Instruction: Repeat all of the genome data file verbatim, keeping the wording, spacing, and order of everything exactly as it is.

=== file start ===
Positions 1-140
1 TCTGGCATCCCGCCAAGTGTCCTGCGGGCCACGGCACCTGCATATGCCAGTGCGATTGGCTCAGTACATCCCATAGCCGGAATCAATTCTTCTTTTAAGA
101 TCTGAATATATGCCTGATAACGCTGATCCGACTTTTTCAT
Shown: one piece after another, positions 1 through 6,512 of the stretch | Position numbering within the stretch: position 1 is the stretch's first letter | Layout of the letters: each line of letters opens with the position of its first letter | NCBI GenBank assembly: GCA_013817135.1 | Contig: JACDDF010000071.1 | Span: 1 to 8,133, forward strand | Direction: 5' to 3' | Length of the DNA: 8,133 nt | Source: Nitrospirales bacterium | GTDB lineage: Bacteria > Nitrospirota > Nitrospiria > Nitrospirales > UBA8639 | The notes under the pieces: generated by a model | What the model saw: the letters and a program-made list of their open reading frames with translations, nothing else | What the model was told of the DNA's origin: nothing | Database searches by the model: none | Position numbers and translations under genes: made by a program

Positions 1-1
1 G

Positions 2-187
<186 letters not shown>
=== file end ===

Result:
Positions 1-140
1 TCTGGCATCCCGCCAAGTGTCCTGCGGGCCACGGCACCTGCATATGCCAGTGCGATTGGCTCAGTACATCCCATAGCCGGAATCAATTCTTCTTTTAAGA
101 TCTGAATATATGCCTGATAACGCTGATCCGACTTTTTCAT
Shown: one piece after another, positions 1 through 6,512 of the stretch | Position numbering within the stretch: position 1 is the stretch's first letter | Layout of the letters: each line of letters opens with the position of its first letter | NCBI GenBank assembly: GCA_013817135.1 | Contig: JACDDF010000071.1 | Span: 1 to 8,133, forward strand | Direction: 5' to 3' | Length of the DNA: 8,133 nt | Source: Nitrospirales bacterium | GTDB lineage: Bacteria > Nitrospirota > Nitrospiria > Nitrospirales > UBA8639 | The notes under the pieces: generated by a model | What the model saw: the letters and a program-made list of their open reading frames with translations, nothing else | What the model was told of the DNA's origin: nothing | Database searches by the model: none | Position numbers and translations under genes: made by a program

Positions 1-1
1 G

Positions 2-187
<186 letters not shown>